Ingenuity helicopter phones home from Mars


If successful, Ingenuity will be the first helicopter to fly on another planet, leading to an “extraterrestrial Wright Brothers moment,” said Thomas Zurbuchen, associate administrator of NASA’s Science Mission Directorate.

The rover landed safely on the surface of Mars Thursday after launching from Earth on July 30. Perseverance has already sent back an impressive set of images to show that she’s safe and ready to go through a “checkout” phase before starting her journey across the surface.

Now, the mission team has heard directly from the helicopter for the first time — and it’s good news.

Ingenuity is currently tucked up beneath the rover and attached to Perseverance’s belly. The rover is about the size of an SUV, while the helicopter only weighs about 4 pounds.

The helicopter was able to phone home via the rover by sending data back through NASA’s Mars Reconnaissance Orbiter, which acts as a communications relay between Mars and Earth and has been orbiting the red planet since 2006.

Ingenuity is comfortable where it is and isn’t letting go of the rover anytime soon for a test flight. The helicopter will remain snug with the rover for 30 to 60 days.

“Ingenuity, the Mars Helicopter I carry, is working as expected. I’m currently charging it, but once I set it down, it’ll rely solely on its solar panels. If it survives the brutally cold Martian nights, the team will attempt flight,” read a tweet from the Perseverance Twitter account.

“There are two big-ticket items we are looking for in the data: the state of charge of Ingenuity’s batteries as well as confirmation the base station is operating as designed, commanding heaters to turn off and on to keep the helicopter’s electronics within an expected range,” said Tim Canham, Ingenuity Mars Helicopter operations lead at NASA’s Jet Propulsion Laboratory, in a statement.

“Both appear to be working great. With this positive report, we will move forward with (Saturday’s) charge of the helicopter’s batteries.”

Ingenuity needs to power up and store energy so it can keep itself warm and maintain other vital functions during the cold Martian nights once the rover deposits the helicopter on the red planet’s surface. Then, Ingenuity will be on its own.

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And it will need to withstand nights where temperatures can drop as low as negative 130 degrees Fahrenheit. As Elton John famously sings in “Rocket Man,” Mars is, indeed, as cold as hell.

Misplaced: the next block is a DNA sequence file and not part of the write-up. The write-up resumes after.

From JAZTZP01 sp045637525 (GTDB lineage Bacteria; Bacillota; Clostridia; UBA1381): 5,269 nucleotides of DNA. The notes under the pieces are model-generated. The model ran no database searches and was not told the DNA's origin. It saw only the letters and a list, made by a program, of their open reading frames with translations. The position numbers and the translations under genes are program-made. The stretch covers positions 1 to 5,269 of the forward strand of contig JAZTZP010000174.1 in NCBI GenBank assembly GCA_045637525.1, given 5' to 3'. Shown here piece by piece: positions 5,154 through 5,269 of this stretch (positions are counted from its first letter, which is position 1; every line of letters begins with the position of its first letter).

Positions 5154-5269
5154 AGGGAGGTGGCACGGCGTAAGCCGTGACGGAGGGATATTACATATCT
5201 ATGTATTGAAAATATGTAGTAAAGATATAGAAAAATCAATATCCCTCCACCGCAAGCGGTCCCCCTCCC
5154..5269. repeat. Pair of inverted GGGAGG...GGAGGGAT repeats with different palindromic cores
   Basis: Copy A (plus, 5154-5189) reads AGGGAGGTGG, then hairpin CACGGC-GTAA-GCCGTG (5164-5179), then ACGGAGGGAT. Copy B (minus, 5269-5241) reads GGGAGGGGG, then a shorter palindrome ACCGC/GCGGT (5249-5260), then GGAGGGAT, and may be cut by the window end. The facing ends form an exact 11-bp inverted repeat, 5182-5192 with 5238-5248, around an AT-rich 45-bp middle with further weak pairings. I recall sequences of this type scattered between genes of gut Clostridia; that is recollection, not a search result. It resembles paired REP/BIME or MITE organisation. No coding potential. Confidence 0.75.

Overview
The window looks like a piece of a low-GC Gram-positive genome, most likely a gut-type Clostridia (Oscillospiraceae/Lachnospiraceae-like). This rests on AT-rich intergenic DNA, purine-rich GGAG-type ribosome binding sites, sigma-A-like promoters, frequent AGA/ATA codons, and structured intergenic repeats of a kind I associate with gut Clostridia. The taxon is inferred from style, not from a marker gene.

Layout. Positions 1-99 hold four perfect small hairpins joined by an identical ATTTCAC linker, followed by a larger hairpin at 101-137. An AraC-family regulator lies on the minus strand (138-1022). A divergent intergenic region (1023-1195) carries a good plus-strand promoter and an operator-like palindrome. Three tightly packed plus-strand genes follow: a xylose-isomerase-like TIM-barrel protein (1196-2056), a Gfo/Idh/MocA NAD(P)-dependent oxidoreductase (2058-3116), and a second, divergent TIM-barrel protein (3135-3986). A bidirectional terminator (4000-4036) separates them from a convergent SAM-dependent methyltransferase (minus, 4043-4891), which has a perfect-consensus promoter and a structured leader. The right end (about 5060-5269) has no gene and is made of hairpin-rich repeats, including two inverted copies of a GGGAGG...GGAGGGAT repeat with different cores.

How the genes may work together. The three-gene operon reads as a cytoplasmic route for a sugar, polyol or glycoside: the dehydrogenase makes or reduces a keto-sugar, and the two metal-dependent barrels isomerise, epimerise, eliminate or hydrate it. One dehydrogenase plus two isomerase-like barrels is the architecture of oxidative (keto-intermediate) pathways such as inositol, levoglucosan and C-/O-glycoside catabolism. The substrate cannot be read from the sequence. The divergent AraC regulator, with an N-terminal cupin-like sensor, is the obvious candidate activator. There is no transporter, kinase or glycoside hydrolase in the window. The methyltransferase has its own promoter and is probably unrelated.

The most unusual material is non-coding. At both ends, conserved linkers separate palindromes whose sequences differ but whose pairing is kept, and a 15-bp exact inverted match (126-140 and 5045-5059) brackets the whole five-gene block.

Maintaining function and good battery health will be critical if the helicopter is to survive the frigid Martian climate before attempting any test flights later on. A total of five test flights are planned over a 31-day period once the rover finds the right “helipad,” or nice flat spot, to deposit Ingenuity.

As long as Ingenuity is attached to Perseverance, the helicopter can give its batteries a boost. The helicopter has six lithium-ion batteries. Once it has detached from the rover, those batteries will be charged by the helicopter’s solar panel.

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The first flight of Ingenuity will be short, only about 20 seconds of hovering off the ground. But it will be a historic moment. Much like the very first Martian rover, Sojourner, Ingenuity is a technology demonstration — an experiment. Proving that this concept can work could lead to the development of rotorcraft that could act as scouts for both rovers and human missions to Mars in the future.

If that first flight is successful, “over 90% of the project’s goals will have been achieved,” according to NASA.

Subsequent flights could last longer and test out more of the helicopter’s capabilities. It carries two cameras that can provide aerial images. Perseverance will also train its cameras on Ingenuity to capture the sights and sounds, including video, of these historic flights.

“We are in uncharted territory, but this team is used to that,” said MiMi Aung, project manager for the Ingenuity Mars Helicopter at JPL, in a statement. “Just about every milestone from here through the end of our flight demonstration program will be a first, and each has to succeed for us to go on to the next. We’ll enjoy this good news for the moment, but then we have to get back to work.”





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